Hackers may be hijacking internet-connected fridges, toasters and light bulbs in order to use their computing power to mine bitcoins, researchers have revealed.
IBM researchers discovered a bitcoin mining component in a new variant of Mirai—a form of malware that exploits security vulnerabilities to take control of devices connected to the so-called Internet of Things (IoT).
Security firm McAfee recently estimated that more than 2.5 million IoT devices were infected by the Mirai botnet in 2016, though it is not clear how many compromised devices may have been used to mine the virtual currency.
“We do not have any insight into whether or not bitcoins were actually mined during these attacks,” Dave McMillen, a senior threat researcher at IBM, tells Newsweek. “It is also not known whether or not this is the actions of one group or many… This Mirai variant could be appealing to others in the future due to the potentially large volume of devices that could be involved.”
Security experts have previously warned that hackers could target smart devices in order to mine bitcoin. Mikko Hypponen, chief research officer at F-Secure prophesied in 2014 that cryptocurrencies offered a new method for criminals to profit from vulnerable devices.
“Attacks don’t target the user but the computer itself,” Hypponen said. “Internet of Things devices can be hacked to mine cryptocurrencies and make money.”
Mining bitcoin—the process of confirming bitcoin transactions and adding their record to bitcoin’s public ledger in order to generate new units of the currency—requires vast amounts of computing power. It would therefore require a huge network of IoT devices in order to have a successful mining operation.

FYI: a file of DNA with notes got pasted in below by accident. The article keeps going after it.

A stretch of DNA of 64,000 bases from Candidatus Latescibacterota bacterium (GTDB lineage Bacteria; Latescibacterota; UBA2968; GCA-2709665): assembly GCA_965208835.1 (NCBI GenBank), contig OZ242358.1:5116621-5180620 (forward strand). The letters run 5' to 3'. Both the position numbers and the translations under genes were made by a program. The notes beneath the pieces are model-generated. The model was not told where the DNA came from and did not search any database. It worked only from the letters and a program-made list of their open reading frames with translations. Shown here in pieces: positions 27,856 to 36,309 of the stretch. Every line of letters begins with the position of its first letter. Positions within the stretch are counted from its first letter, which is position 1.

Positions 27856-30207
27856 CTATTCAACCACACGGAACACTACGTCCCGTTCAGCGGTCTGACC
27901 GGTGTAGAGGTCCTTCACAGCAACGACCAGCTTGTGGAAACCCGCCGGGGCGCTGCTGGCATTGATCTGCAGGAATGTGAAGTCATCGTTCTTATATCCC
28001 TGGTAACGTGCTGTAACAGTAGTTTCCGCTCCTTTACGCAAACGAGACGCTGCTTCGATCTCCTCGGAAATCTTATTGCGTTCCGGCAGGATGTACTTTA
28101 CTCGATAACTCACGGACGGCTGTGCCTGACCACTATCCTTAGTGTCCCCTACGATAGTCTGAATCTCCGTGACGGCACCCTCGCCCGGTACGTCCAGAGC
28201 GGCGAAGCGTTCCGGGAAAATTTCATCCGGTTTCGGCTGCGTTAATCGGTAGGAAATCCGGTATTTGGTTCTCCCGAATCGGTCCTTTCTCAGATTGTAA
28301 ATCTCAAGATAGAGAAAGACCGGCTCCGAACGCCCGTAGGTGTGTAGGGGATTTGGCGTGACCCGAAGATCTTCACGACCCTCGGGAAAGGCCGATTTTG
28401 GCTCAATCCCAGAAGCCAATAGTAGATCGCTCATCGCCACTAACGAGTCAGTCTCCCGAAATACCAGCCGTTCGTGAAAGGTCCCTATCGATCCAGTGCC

Details of the Mirai variant were published by the IBM researchers in an online blog, in which they speculated hackers would be incentivized to mine for bitcoin in order to facilitate cybercriminal activities.
According to a 2016 study by the security firm BullGuard, up to 185 million devices may be at risk of being compromised by Mirai. Hackers used the network of compromised devices in a series of attacks that caused several major websites to go offline, including Netflix, Reddit and Twitter.
Projections from technology research firm Gartner suggest the issue may escalate if security fixes are not implemented by device manufacturers. According to Gartner, there will be more than 20 billion IoT devices by 2020, while estimates from ABI Research put the figure closer to 30 billion. Cybersecurity experts warn that too many manufacturers treat security as an afterthought when producing internet-enabled devices.
Chris Boyd, an analyst at the security firm Malwarebytes, told Newsweek in an interview last year: “The problem here is that many IoT devices are horribly broken security-wise because it costs money to ensure a reasonable standard of protection on a product.”
This lax approach will inevitably lead to much more devastating attacks, according to cybersecurity veteran John McAfee.
“The attacks are slowly escalating, similar to the way America developed the atomic bomb,” McAfee, who created the eponymous antivirus computer software but is now longer connected to it, said in October. “Clearly there are weaknesses. Anticipate that these will be exploited in a big way.”
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